Shoe Designer

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Shoe Designer


Fashion has played an important part in human cultures for thousands and thousands of years. Designers have been making clothing, shoes, and accessories out of beads, cotton, leather, fur, feathers, plastics, and metals for eons. They are talented, trained, and skilled artisans who create wearable, functional art.

Shoe designers have a special role in the fashion design industry. Perhaps the most technical of the design careers, shoe designers combine anatomy, fine art, kinesiology, marketing, engineering, fashion, beauty, and industrial design to create interesting, durable, and attractive footwear for all occasions.

They can work on their own, creating imaginative, exclusive pieces to sell in boutiques, at fairs, and through clothing stores, or they work on staff with a manufacturing company, creating designs for mass creation and sale. Those who work independently have greater freedom, in that they can create work on commission for individual clients, according to the clients' tastes, personalities, and wallets, as well as create work to sell according to their own tastes and preferences. They sell their work through catalogs, online, and in their own boutiques. They may even host their own fashion shows. The drawback is the freedom goes along with job uncertainty, and there are no fringes like benefits and paid vacation days. Many of them also have to assist in the production of their designs, at least when they are starting out.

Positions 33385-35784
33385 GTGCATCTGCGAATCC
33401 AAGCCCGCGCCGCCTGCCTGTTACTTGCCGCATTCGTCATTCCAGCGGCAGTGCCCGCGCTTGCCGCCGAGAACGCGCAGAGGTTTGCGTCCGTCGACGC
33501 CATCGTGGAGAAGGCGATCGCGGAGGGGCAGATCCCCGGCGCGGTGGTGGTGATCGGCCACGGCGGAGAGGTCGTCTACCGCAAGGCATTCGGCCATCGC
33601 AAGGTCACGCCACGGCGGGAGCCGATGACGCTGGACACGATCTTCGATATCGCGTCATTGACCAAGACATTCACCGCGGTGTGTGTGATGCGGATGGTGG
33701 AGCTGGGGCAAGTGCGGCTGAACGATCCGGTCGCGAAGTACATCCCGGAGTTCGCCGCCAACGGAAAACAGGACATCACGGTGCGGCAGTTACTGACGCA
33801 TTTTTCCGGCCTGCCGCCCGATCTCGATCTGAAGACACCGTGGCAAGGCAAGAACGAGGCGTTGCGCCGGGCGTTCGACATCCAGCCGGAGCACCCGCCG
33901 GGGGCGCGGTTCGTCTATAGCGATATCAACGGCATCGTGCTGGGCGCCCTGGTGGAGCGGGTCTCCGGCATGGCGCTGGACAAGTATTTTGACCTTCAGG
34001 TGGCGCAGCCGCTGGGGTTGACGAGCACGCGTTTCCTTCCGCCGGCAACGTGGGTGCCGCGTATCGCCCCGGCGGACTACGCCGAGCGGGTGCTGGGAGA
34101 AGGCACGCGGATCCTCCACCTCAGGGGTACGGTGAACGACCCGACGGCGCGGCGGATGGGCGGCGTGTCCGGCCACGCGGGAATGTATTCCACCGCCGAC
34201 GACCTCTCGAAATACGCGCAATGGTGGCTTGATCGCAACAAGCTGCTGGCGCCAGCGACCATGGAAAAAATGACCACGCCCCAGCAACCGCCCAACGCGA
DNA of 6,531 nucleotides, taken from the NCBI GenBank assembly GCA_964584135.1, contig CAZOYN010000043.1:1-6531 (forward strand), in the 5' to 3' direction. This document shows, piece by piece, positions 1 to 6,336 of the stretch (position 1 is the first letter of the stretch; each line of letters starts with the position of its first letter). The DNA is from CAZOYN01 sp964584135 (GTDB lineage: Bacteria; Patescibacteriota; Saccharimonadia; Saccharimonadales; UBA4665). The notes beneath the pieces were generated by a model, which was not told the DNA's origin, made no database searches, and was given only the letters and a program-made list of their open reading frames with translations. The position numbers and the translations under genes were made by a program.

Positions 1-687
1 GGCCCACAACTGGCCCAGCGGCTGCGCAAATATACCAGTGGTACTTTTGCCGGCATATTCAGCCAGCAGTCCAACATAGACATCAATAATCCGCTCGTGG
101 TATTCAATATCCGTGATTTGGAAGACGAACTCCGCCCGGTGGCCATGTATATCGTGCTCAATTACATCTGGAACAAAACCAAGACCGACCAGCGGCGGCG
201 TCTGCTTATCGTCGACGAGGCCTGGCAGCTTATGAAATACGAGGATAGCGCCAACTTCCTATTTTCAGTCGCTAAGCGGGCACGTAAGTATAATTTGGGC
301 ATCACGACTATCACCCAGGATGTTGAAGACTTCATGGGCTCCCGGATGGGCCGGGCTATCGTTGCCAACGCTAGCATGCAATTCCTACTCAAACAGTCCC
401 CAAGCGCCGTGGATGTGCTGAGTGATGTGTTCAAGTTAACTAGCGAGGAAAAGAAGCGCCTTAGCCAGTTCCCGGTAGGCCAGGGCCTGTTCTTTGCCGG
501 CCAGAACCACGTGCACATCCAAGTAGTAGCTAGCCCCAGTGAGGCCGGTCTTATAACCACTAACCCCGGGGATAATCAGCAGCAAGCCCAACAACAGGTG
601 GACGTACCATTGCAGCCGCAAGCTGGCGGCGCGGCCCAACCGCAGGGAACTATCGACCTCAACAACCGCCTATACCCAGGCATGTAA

Designers who join teams at major labels and manufacturing companies have more job benefits, but are less able to create and produce shoes according to their own ideas. They follow the lead of the company's traditions, senior designers, and executives. They may also study designs created by the top shoe designers and modify them for the manufacturing company they work for.

However they choose to work, a shoe designer must start each project according to a plan. They make sketches and design choices according to the specifications of their client, the senior artists, or their own ideas and dreams. This can involve a lot of discussion, especially if the shoes are to be exclusive, or one-of-a-kind creations. After making scale drawings, they make a pattern, and then oversee the creation of a prototype, or sample shoe. They then oversee the shoe's mass production, ensuring that everything is going according to plan.